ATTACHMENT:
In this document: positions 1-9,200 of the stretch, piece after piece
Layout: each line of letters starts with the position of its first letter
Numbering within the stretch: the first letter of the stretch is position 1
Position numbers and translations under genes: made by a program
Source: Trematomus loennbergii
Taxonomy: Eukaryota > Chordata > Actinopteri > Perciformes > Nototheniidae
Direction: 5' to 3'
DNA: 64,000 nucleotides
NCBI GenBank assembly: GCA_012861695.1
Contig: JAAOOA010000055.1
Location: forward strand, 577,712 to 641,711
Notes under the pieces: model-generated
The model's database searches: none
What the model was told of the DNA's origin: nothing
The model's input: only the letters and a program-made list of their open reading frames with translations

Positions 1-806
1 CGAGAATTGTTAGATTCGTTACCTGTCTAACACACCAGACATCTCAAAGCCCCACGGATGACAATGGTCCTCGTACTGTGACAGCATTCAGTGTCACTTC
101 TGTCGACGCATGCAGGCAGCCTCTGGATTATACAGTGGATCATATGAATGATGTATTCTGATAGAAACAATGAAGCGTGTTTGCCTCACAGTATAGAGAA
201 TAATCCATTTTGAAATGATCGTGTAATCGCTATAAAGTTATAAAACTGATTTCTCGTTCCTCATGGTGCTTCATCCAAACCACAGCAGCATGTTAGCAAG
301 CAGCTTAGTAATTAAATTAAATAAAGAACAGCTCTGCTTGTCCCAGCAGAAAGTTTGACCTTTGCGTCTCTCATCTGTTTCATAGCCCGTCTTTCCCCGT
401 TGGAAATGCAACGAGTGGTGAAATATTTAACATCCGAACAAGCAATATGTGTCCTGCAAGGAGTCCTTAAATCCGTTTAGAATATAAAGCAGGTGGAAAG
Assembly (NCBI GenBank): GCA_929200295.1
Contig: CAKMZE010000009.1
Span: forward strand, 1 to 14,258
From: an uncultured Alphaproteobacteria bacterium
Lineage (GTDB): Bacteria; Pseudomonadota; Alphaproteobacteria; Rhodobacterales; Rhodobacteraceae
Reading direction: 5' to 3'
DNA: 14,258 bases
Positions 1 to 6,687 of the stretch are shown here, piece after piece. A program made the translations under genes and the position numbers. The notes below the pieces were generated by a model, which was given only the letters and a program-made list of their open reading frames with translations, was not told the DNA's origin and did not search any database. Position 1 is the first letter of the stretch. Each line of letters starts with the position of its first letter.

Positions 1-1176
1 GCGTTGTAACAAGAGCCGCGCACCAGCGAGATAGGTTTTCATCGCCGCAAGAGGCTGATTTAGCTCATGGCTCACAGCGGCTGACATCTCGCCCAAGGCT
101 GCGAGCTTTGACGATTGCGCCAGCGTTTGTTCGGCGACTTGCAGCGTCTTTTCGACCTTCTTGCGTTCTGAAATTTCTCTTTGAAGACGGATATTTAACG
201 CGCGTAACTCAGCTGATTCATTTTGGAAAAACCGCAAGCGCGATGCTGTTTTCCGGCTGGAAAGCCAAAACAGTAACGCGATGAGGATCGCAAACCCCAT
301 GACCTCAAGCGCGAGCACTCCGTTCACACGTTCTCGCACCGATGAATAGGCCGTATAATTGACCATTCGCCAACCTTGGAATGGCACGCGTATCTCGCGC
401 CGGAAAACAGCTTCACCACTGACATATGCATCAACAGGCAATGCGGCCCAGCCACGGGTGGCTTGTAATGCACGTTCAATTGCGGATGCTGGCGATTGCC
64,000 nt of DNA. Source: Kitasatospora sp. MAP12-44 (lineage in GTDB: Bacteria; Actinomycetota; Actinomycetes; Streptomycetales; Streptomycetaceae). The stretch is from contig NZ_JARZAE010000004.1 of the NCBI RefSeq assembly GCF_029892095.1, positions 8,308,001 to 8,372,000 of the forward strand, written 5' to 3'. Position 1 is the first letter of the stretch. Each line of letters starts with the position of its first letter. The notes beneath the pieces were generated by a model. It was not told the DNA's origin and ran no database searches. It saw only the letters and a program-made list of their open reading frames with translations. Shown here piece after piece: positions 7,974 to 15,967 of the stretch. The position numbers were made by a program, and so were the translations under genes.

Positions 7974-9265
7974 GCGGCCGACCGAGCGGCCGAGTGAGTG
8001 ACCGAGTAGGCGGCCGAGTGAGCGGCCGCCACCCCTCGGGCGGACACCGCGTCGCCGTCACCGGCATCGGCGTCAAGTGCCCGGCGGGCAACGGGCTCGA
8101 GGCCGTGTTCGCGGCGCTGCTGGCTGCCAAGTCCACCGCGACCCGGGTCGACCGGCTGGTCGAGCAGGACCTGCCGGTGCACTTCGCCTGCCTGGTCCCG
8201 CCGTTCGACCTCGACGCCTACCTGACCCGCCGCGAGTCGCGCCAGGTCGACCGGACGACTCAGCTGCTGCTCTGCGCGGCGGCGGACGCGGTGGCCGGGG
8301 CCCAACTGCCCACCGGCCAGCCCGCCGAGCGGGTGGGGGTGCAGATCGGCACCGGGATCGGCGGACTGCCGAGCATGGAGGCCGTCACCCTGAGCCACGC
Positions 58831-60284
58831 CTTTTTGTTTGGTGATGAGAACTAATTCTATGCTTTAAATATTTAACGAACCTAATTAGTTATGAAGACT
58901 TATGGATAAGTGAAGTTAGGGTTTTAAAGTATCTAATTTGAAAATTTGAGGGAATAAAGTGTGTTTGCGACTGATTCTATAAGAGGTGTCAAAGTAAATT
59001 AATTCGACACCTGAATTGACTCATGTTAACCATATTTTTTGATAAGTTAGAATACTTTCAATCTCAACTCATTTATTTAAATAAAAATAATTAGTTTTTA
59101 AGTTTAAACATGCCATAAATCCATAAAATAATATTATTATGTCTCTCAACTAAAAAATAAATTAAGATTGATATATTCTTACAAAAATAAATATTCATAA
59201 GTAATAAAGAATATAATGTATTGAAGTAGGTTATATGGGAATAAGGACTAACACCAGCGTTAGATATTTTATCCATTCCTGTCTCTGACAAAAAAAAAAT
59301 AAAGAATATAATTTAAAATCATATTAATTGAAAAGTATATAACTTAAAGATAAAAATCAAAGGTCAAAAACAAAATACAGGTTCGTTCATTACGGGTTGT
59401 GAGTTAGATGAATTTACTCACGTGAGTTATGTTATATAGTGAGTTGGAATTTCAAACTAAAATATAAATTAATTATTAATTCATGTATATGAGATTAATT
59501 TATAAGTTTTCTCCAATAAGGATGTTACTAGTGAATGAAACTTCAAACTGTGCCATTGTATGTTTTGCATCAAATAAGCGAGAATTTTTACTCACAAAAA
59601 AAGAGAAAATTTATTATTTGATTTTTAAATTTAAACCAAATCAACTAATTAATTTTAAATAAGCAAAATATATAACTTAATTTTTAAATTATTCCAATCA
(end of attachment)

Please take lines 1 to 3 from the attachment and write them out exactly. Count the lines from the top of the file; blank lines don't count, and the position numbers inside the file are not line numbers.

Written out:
In this document: positions 1-9,200 of the stretch, piece after piece
Layout: each line of letters starts with the position of its first letter
Numbering within the stretch: the first letter of the stretch is position 1